Talk about bad timing! We just had the explosion of the fake racist rally story. We have the Manafort trial being featured on the front page of most newspapers like it’s the O.J. trial, when  the majority of public has no idea who the man is and the trial details have nothing to do with anything newsworthy. We have the mainstream news media giving the claims of a reality show villain the kind of attention John Dean received for his Watergate testimony while it makes sure nobody knows that a Chinese spy infiltrated the staff of a powerful U.S. Senator for 20 years. Nah, the news media isn’t the enemy of the public! It just deliberately abdicates its duty to inform the public objectively , is engaged in a coordinated effort to bring down an elected President, has abused its First Amendment-bestowed immunity from the consequences of its conduct, and is working to divide the nation to the point where it cannot function. That’s all. None of this is good for the people or the nation, but that doesn’t make those intentionally harming both enemies, exactly….although off the top of my head,  I can’t think of a more accurate word for it. Continue reading

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Senator Feinstein’s Chinese Mole

In hindsight, Senator, that flag he kept putting on your limo should have tipped you off.

This month we learned that Senator Dianne Feinstein (D-Calif.) had a Chinese spy on her staff for about 20 years, including while she headed the Senate Intelligence Committee . (Wait…did you learn that? See the poll below…) The mole was listed as an “office director” on payroll records and served as her driver when she was in San Francisco. Meanwhile, he reported to China’s Ministry of State Security through China’s San Francisco Consulate.

Confronted with this embarrassing information, Feinstein virtually pronounced it a “nothingburger.” (Current definition of “nothingburger”: any scandal involving the Obama administration or a prominent Democrat office-holder that would be headlines for weeks if the officials involved were Republicans.)  “Five years ago the FBI informed me it had concerns that an administrative member of my California staff was potentially being sought out by the Chinese government to provide information,” Feinstein said in a statement. “He never had access to classified or sensitive information or legislative matters.”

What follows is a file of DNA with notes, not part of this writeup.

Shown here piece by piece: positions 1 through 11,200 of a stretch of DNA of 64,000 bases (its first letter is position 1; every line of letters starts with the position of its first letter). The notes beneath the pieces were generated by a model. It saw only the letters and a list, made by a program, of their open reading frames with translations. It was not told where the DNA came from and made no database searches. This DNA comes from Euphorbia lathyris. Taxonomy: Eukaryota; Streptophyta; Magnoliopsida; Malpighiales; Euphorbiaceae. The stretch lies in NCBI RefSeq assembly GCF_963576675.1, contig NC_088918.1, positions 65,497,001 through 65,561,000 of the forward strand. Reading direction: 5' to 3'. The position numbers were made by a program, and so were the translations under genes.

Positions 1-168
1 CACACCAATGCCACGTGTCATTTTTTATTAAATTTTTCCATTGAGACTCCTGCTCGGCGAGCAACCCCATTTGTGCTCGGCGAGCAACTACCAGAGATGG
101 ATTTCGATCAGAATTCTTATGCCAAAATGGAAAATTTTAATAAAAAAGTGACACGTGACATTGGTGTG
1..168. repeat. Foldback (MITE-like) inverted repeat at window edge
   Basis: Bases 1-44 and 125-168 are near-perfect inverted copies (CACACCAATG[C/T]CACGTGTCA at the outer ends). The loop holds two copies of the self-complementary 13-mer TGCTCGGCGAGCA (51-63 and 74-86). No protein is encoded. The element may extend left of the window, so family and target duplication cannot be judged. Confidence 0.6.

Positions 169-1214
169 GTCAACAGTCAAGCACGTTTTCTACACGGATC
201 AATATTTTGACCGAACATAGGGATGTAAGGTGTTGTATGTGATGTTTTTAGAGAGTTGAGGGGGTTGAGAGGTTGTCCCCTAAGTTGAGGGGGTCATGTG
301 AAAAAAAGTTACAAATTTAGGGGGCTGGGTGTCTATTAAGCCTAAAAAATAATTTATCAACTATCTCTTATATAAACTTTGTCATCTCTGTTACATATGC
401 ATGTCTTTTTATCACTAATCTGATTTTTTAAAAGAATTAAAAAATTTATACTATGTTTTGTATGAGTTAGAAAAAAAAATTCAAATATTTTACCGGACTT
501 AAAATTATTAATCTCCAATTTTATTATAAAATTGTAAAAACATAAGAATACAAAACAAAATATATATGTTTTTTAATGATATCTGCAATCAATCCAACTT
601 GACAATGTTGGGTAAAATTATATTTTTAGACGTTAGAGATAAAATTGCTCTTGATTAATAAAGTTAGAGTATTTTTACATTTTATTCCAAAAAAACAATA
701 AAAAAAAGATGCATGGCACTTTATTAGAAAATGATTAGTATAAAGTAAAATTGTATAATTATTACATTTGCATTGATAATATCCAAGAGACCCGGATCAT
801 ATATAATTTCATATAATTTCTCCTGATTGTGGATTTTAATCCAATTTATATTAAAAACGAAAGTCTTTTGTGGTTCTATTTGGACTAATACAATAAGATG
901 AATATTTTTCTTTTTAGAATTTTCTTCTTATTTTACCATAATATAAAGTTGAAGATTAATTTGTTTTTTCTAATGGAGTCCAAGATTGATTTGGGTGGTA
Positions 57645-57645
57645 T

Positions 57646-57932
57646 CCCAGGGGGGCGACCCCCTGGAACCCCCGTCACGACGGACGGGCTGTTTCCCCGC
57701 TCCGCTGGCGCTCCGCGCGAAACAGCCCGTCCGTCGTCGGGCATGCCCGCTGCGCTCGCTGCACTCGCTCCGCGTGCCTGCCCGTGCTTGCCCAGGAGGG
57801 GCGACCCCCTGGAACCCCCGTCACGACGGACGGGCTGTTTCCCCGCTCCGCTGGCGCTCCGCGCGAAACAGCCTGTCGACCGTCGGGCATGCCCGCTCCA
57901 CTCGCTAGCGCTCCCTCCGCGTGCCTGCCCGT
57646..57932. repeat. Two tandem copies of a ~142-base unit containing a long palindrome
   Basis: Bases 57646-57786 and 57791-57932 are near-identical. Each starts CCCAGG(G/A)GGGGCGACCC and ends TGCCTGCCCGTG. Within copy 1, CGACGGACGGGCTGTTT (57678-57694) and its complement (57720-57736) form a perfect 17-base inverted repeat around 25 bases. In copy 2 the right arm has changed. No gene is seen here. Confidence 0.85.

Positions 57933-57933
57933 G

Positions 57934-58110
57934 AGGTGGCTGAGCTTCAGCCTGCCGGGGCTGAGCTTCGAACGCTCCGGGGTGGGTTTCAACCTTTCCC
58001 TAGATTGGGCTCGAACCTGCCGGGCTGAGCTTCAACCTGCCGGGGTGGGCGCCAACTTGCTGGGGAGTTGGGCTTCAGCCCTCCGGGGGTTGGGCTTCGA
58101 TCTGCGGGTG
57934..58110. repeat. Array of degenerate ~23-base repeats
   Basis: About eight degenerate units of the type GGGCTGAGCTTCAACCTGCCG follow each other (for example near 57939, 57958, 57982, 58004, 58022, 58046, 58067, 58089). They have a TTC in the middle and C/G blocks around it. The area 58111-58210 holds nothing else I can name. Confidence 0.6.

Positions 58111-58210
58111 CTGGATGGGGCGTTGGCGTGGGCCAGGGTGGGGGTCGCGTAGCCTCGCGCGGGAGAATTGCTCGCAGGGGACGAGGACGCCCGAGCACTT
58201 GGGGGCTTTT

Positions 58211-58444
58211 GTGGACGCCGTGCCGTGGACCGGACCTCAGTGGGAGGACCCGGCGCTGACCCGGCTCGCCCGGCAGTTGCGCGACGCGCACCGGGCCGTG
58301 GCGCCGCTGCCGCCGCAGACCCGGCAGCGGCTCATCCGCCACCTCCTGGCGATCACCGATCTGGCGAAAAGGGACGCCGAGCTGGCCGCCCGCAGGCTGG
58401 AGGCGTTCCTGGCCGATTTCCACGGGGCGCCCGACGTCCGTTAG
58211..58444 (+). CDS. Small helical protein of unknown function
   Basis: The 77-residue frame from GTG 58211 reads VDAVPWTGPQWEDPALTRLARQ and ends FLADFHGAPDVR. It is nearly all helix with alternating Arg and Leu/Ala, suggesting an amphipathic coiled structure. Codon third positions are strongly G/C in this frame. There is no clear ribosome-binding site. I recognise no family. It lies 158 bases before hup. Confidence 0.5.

It’s not that simple, and if Feinstein really thinks that, then she was an extremely incompetent chair of the Intelligence Committee. In a Washington Post opinion column—the paper barely mentioned the story in its news pages–Mark Thiessen revealed what he was told by several former senior intelligence and law enforcement officials. The consensus: this was a significant breach:

A former top CIA clandestine officer explained to me what the agency would do if it had recruited the driver of a senior official such as Feinstein. “We would have the driver record on his phone all conversations that Feinstein would have with passengers and phone calls in her car. If she left her phone, iPad or laptop in the car while she went to meetings, social events, dinners, etc., we would have the driver download all her devices. If the driver drove for her for 20 years, he would probably would have had access to her office and homes. We would have had the source put down an audio device in her office or homes if the opportunity presented itself. Depending on the take from all of what the source reported, we would use the info to target others that were close to her and exhibited some type of vulnerability.”

“In short,” this officer said, “we would have had a field day.”

Continue reading

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Unethical Quote Of The Month: Apple, Or “Stop Making Me Defend Alex Jones!”

“Apple does not tolerate hate speech, and we have clear guidelines that creators and developers must follow to ensure we provide a safe environment for all of our users. Podcasts that violate these guidelines are removed from our directory making them no longer searchable or available for download or streaming. We believe in representing a wide range of views, so long as people are respectful to those with differing opinions.”

—-A spokesperson for Apple last week, following confirmation that it had removed five out of six podcasts by far-right conspiracy theorist Alex Jones,  including “The Alex Jones Show” and some of his InfoWars audio streams. 

This is a terrifying statement…almost as terrifying as the fact that so many Americans won’t understand why it’s terrifying. Unless one does not understand the First Amendment and why its principles are the beating heart of American democracy, or unless you are an increasingly typical 21st Century progressive, who feels that the Left should have the power to decide what kind of speech is tolerable, Apple is telling us that it is going to use its immense power and influence over the distribution of ideas to suit its preferences regarding what people should see, hear, and think. Continue reading